Project Title: Swimming Against the Tide: A History of the Leadership System of the Apostolic Church of Queensland

Principal Advisor: Associate Professor Rick Strelan

Project Abstract: The thesis is situated in the literature of the history and sociology of sects. It examines the history of the unorthodox leadership system of a small Australian sect, the Apostolic Church of Queensland (ACQ), which has sustained its sectarian character for over a century in an increasingly pluralist society. The principal markers of sectarian character for the sect are exclusivity and elite in sole possession of the truth. The thesis argues that the endurance of the ACQ’s sectarian character is due to the preservation of a leader-centric worldview. A core element of this worldview is that the gift of the Holy Ghost (the ACQ continues to use this terminology for the Paraclete even though many denominations now use the term ‘Holy Spirit’), is only available through the laying on of hands of the restored apostolate of the early Church. The ACQ calls this endowment of the Holy Ghost through the laying on of hands the sacrament of ‘sealing’. The sectarian marker of exclusivity arises from the sect’s claim that the restored apostolate is the only ordinance approved by Christ to lead His Church. The sect’s claim that only those sealed with the Holy Ghost by living apostles can become members of the Bride of Christ gives rise to the sectarian marker of elite in sole possession of the truth. The history of the sect’s apostle office-centric worldview is analysed using sociological tools, specifically, a neo-Hutchian leadership typology. The neo-Hutchian leadership typology is a synthesis of Richard Hutch’s leadership typology and Edward Shils’ neo-Weberian conception of charisma. This analysis has revealed that the sect’s leader-centric worldview is best preserved by ideal type leaders. An ideal type leader is one who is able to successfully execute all three neo-Hutchian leadership styles of Self-Encountering, Group-Containing, and Tradition-Managing at high levels of charisma. Throughout the history of the sect, ideal type leaders have emerged in response to external and internal threats to the apostle office-centric worldview and thereby ensured the sustenance of sectarian character. This is particularly so for the traditionalist faction of the sect. However, sectarian character in the liberal faction of the sect has not fared so well because this faction has relinquished its traditional claim to a mortgage on the Holy Ghost.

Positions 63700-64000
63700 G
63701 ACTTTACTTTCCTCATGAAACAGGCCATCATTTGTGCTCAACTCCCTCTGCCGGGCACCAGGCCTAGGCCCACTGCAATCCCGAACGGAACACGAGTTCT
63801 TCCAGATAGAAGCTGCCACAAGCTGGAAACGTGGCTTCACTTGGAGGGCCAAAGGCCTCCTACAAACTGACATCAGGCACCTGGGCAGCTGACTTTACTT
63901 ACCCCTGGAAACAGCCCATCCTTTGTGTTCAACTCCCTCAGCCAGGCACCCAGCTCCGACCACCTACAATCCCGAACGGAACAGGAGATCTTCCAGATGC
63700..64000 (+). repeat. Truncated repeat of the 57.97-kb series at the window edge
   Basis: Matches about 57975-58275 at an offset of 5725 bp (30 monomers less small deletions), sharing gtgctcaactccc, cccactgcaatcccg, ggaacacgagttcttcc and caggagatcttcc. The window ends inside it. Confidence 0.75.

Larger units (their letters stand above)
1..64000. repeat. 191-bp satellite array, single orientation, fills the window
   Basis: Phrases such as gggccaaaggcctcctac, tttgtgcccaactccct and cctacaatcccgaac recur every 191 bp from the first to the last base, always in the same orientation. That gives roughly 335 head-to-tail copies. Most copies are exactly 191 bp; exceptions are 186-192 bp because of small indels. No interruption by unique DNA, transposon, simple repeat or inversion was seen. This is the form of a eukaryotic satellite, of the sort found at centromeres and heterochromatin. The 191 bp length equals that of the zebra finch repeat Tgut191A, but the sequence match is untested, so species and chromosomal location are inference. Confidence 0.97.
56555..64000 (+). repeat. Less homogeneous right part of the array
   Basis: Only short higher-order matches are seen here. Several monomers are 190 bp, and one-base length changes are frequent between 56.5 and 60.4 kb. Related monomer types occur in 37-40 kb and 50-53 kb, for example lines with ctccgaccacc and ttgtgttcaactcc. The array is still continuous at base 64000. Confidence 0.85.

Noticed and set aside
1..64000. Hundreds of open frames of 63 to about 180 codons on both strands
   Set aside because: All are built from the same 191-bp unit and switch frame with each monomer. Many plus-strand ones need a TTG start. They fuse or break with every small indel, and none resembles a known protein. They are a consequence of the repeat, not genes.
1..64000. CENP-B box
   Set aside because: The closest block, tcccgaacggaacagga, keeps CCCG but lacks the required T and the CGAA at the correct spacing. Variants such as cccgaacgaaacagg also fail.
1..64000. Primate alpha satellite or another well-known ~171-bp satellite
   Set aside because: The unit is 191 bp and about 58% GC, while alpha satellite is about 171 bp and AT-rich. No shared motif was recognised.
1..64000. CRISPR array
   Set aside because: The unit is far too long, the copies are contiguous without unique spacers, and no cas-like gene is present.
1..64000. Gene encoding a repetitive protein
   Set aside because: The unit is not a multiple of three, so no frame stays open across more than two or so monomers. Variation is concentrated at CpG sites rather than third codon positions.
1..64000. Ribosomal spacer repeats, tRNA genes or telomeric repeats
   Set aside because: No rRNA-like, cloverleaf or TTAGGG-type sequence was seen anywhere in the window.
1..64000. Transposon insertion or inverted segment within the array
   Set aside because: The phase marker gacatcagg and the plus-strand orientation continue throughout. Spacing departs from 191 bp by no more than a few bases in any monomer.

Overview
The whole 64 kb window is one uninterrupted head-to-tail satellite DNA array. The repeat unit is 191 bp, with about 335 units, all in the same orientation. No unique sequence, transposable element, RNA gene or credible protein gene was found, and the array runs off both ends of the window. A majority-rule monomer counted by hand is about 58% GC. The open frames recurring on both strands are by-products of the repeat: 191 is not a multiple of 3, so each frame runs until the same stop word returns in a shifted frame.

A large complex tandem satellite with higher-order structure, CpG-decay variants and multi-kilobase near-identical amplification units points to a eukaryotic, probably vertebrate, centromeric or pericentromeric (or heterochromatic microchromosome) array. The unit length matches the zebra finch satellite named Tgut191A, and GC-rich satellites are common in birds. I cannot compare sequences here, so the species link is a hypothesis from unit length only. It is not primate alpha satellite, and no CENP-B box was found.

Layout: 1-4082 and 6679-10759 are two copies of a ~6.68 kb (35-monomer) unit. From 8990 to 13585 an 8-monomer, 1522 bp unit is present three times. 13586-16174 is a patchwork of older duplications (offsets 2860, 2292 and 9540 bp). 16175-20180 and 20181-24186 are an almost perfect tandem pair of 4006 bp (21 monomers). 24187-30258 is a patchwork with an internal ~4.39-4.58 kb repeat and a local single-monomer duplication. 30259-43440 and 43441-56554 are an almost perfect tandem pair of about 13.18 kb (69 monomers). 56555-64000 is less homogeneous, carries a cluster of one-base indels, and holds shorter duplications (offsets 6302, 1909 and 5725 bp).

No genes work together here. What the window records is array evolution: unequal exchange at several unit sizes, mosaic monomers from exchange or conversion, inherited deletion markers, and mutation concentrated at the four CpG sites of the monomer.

On this site